Nonalcoholic fatty liver disease (NAFLD) is increasingly prevalent and represents a growing challenge in terms of prevention and treatment. Despite its high prevalence, only a small minority of affected patients develops inflammation and subsequently fibrosis and chronic liver disease, while most of them only exhibit simple steatosis. In this context, the full understanding of the mechanisms underlying the development of NAFLD and non-alcoholic steatohepatitis (NASH) is of extreme importance; despite advances in this field, knowledge on the pathogenesis of NAFLD is still incomplete. The 'two-hit' hypothesis is now obsolete, as it is inadequate to explain the several molecular and metabolic changes that take place in NAFLD. The "multiple hit" hypothesis considers multiple insults acting together on genetically predisposed subjects to induce NAFLD and provides a more accurate explanation of NAFLD pathogenesis. Such hits include insulin resistance, hormones secreted from the adipose tissue, nutritional factors, gut microbiota and genetic and epigenetic factors. In this article, we review the factors that form this hypothesis.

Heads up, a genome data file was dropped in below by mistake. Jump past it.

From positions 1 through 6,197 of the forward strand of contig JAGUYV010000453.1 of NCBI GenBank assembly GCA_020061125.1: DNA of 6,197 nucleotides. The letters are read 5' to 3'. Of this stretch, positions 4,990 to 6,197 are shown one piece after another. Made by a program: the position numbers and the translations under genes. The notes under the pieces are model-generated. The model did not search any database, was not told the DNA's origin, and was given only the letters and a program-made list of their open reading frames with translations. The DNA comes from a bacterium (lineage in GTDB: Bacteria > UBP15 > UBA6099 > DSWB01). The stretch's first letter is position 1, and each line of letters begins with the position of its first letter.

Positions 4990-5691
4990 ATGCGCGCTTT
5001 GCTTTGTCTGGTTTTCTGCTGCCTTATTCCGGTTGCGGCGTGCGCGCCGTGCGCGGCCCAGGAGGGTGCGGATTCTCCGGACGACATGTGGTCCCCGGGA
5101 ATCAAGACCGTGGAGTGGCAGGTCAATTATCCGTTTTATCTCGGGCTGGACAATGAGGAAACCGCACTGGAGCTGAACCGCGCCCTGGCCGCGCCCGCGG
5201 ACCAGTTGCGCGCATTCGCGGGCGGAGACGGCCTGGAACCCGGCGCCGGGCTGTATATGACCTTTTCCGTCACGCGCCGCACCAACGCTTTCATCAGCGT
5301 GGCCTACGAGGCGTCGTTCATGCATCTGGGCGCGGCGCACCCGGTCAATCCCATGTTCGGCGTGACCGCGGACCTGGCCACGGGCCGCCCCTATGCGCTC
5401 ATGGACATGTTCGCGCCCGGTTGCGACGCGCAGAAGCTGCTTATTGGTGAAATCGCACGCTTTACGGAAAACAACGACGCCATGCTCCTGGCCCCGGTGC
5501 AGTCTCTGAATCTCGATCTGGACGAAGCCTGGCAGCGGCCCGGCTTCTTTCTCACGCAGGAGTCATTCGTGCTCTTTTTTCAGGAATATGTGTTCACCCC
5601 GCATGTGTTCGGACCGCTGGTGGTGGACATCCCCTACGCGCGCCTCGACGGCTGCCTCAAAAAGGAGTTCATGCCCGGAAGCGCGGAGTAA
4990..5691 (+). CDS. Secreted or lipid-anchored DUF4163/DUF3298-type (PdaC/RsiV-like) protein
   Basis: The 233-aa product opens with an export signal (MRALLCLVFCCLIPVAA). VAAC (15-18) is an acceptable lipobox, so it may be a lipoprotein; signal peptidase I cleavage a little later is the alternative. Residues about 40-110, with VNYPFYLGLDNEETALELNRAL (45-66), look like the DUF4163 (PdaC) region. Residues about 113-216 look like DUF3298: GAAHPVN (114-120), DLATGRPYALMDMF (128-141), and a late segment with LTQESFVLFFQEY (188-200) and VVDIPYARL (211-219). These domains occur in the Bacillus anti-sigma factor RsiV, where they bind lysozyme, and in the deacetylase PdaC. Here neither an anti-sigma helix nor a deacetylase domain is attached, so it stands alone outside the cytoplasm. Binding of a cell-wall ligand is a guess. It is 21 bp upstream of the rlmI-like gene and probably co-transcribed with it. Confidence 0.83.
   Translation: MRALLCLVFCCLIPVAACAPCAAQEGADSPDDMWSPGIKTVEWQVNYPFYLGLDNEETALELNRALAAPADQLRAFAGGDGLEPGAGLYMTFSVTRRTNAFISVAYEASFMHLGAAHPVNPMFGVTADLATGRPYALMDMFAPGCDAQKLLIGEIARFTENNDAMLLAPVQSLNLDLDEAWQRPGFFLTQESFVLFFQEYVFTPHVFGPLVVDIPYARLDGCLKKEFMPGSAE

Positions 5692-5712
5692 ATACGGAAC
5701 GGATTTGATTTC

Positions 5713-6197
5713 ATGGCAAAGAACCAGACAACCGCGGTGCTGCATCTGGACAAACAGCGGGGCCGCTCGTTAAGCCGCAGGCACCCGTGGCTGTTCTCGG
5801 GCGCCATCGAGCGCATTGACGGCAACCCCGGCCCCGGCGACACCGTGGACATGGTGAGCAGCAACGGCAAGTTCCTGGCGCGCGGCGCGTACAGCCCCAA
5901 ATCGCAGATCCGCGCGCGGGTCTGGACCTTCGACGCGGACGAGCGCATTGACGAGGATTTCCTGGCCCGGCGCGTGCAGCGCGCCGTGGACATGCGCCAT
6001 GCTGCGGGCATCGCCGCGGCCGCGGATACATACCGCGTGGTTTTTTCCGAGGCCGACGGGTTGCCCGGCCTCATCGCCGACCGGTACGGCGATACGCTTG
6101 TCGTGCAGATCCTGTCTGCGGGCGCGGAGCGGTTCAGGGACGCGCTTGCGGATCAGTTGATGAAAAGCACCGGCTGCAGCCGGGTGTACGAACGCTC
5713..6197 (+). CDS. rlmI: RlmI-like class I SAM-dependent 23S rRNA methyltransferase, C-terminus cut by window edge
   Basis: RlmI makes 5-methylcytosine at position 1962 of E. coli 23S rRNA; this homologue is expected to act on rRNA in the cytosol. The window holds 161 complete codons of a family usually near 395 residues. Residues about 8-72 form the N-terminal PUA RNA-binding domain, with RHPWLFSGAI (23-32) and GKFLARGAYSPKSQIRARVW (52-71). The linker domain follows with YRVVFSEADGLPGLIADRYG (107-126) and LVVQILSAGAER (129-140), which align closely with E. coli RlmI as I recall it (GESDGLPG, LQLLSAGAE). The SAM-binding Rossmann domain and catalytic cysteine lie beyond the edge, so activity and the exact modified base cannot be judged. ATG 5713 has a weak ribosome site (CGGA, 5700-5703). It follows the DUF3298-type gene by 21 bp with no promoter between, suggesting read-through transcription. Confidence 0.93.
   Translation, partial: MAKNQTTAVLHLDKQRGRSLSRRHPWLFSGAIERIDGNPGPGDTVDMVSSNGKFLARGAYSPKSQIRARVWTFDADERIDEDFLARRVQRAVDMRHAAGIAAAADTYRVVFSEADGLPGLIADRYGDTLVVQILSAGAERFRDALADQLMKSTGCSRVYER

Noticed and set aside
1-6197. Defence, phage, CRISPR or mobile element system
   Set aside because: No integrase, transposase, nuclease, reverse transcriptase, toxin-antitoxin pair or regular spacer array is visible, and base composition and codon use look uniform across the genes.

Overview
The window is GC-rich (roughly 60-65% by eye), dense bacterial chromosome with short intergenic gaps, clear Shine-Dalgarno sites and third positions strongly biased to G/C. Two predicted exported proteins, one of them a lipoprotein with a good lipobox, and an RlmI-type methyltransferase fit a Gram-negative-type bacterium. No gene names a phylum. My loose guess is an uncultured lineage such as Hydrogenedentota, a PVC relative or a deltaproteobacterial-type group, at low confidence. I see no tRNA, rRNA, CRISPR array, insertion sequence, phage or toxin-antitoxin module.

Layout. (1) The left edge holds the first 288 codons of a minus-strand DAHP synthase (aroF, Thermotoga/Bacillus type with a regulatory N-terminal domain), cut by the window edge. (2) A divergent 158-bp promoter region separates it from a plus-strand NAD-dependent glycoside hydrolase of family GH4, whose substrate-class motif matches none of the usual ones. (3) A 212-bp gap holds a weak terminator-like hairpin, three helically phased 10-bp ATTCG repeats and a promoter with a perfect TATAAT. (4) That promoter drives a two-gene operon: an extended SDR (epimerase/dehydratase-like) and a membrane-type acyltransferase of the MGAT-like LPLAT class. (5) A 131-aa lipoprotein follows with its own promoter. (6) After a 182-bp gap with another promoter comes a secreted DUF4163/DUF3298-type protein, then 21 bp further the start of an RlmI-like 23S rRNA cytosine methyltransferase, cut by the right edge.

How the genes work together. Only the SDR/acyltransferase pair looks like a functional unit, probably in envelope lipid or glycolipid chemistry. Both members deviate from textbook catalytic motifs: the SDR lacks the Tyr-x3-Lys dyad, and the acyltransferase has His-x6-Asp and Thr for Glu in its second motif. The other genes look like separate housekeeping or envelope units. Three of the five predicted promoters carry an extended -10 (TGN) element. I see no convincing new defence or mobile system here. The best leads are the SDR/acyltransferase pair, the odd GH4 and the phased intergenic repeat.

Keywords: Gut microbiome; Insulin resistance; Lipotoxicity; Metabolic syndrome; PNPLA3.
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